INSPECTOR INSIGHTS: ALUMINUM WIRING
Solid Aluminum Wiring conductors were commonly used for Residential wiring between 1969 and 1976. Stranded Aluminum Wiring is still used today although generally only for Major appliances or Sub panel feed and entrance conductors for homes. Aluminum wiring has a few differences when compared to copper. First - the coefficient of thermal expansion i.e. when current runs through it and it heats up it expands more than copper therefore it wants to move more at connections. Second - when an oxide is formed such as when you strip it to make a connection, thealuminum oxide is a resistor to current flow whereas copper oxide is a conductor. Third - Aluminum wire is brittle in comparison to copper. It is difficult to bend and is susceptible to nicks or cuts such as when using a stripping tool. If you are buying a home in this age group be aware your insurance provider will likely have some requirements. Check with them on their specific requirements as they do vary across the industry. A review of the entire system may be required by them to obtain insurance.
Only a qualified electrician or electrical contractor should work on aluminum electrical wiring. If you need to find an electrician just go to the BC safety authority or visit their website http://www.safetyauthority.ca and click the link find a contractor -http://www.safetyauthority.ca/contact/find-contractor
There is a right and wrong way to work on aluminum wiring. To extend a circuit there are special connectors typically called marrettes that are specific for this application. Also switches and receptacles approved for aluminum will specifically state such. Finally an anti oxidant is typically applied to aluminum conductors. Switches and receptacles are more expensive but are designed for aluminum and tested to be safe.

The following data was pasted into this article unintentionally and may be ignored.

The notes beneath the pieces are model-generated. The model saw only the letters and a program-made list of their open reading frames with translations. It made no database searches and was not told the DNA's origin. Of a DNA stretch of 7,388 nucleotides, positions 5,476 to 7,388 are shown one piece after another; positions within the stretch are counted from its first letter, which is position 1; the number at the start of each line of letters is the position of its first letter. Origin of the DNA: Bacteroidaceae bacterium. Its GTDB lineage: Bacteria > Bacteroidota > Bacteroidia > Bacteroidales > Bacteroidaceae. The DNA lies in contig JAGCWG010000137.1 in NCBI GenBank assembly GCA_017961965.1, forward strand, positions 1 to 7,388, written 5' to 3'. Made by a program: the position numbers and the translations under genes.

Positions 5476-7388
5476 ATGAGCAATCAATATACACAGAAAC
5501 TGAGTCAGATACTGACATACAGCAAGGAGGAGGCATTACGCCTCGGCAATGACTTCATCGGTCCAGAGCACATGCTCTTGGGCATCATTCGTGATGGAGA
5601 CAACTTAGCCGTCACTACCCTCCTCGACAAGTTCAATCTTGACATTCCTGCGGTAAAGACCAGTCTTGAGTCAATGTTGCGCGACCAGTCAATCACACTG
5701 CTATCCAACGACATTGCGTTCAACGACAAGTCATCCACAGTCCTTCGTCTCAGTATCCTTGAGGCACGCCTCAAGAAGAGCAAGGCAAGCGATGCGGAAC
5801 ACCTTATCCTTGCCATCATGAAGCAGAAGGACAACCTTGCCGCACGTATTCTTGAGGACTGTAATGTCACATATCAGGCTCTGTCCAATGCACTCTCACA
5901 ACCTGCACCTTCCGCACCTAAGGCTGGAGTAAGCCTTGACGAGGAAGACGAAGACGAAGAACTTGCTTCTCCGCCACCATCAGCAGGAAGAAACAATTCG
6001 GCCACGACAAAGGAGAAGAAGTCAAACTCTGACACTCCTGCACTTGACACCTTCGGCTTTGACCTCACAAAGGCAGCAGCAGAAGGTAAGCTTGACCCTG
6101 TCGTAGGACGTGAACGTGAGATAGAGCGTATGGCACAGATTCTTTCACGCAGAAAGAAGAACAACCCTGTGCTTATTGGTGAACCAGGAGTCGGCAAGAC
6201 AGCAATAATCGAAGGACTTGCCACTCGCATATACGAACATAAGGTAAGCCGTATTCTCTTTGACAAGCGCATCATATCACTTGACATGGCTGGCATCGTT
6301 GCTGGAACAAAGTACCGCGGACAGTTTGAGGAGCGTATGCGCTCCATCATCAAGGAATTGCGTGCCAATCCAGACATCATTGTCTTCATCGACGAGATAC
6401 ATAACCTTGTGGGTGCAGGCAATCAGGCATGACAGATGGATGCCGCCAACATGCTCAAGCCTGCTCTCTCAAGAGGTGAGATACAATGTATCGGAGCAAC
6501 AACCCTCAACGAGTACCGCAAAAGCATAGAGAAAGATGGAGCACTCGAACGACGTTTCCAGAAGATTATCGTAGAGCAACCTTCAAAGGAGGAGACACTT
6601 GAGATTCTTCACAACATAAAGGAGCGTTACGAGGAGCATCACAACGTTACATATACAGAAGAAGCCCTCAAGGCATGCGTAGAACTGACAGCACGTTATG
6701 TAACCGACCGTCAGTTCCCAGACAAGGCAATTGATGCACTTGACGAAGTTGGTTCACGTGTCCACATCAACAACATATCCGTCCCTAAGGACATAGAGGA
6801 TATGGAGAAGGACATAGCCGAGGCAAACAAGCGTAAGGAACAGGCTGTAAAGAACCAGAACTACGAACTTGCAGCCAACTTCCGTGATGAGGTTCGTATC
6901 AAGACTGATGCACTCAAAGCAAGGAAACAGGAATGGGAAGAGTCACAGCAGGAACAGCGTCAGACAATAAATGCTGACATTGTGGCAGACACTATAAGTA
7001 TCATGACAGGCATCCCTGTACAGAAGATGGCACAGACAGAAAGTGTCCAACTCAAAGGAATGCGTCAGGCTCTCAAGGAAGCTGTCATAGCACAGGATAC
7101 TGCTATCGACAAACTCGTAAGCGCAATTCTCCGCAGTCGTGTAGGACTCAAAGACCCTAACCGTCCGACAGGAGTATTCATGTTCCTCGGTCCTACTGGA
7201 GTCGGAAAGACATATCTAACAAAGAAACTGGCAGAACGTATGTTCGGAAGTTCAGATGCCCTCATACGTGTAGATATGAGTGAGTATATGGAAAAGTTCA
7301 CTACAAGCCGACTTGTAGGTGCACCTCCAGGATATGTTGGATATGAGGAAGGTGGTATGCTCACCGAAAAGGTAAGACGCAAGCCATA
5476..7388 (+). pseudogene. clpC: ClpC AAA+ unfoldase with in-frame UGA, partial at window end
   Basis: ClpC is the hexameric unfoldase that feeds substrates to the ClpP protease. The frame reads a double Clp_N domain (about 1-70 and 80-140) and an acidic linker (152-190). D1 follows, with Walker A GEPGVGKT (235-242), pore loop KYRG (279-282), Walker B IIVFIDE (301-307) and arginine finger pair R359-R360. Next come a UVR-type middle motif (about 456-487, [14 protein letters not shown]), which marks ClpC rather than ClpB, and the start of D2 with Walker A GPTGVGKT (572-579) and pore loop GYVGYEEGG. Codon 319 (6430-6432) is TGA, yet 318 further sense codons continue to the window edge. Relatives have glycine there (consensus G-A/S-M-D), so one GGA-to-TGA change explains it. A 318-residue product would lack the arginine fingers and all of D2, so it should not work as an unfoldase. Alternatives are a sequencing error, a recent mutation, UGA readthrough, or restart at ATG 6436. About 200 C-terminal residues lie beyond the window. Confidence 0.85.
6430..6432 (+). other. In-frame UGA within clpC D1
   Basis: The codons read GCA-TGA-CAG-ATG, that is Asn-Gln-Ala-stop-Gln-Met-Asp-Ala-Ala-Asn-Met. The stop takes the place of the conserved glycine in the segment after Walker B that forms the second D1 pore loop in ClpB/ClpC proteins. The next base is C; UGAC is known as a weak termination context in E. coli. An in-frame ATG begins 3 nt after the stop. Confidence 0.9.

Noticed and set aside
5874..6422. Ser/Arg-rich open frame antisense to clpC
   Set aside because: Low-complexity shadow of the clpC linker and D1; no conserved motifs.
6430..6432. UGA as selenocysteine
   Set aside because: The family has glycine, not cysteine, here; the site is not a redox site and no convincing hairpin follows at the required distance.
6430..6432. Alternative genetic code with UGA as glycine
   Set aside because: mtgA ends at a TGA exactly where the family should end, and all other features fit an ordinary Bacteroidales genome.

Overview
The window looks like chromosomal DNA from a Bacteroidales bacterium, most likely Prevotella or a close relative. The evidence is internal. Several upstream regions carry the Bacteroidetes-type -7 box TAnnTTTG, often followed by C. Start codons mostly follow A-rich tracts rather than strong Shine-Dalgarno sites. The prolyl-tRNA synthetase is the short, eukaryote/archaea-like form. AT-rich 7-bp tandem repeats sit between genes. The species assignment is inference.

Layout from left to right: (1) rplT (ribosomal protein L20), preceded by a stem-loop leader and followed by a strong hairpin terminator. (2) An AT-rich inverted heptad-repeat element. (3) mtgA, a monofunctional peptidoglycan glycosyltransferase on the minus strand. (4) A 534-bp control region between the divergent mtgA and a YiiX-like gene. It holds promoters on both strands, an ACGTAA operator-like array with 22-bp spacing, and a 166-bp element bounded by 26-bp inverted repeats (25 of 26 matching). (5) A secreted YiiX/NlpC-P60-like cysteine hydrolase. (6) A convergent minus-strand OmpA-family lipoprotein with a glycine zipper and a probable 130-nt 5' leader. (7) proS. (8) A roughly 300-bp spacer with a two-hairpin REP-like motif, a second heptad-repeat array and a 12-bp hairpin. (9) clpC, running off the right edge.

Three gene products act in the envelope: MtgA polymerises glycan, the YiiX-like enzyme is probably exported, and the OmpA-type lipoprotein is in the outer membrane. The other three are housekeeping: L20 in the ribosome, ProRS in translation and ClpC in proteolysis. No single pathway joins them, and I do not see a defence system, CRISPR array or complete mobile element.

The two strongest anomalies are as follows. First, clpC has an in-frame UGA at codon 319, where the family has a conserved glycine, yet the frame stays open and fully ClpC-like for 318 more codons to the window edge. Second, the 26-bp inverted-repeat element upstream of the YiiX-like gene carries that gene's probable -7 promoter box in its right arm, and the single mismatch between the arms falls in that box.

As a homeowner there are a few things to watch for as you live in the home.
1. Do you notice there is intermittent continuity in a light or receptacle? Sometimes the light/receptacle works and sometimes it appears dead. This might be an indication of a loose connection.
2. Does the faceplate seem hotter to touch than normal? This might be an indication of a poor connection.
3. Do you notice the distinctive smell of burning or melting insulation?
4. Do you hearthe distinctive sound of electrical arcing?
If any of these are apparent. Call an electrician!
Finally periodic review of your electrical system say every 5 years may be wise to avoid unpleasant surprises. Check with your electrician on this.
RHI BC Licence 47331
HomePro Systems2000 Inc.
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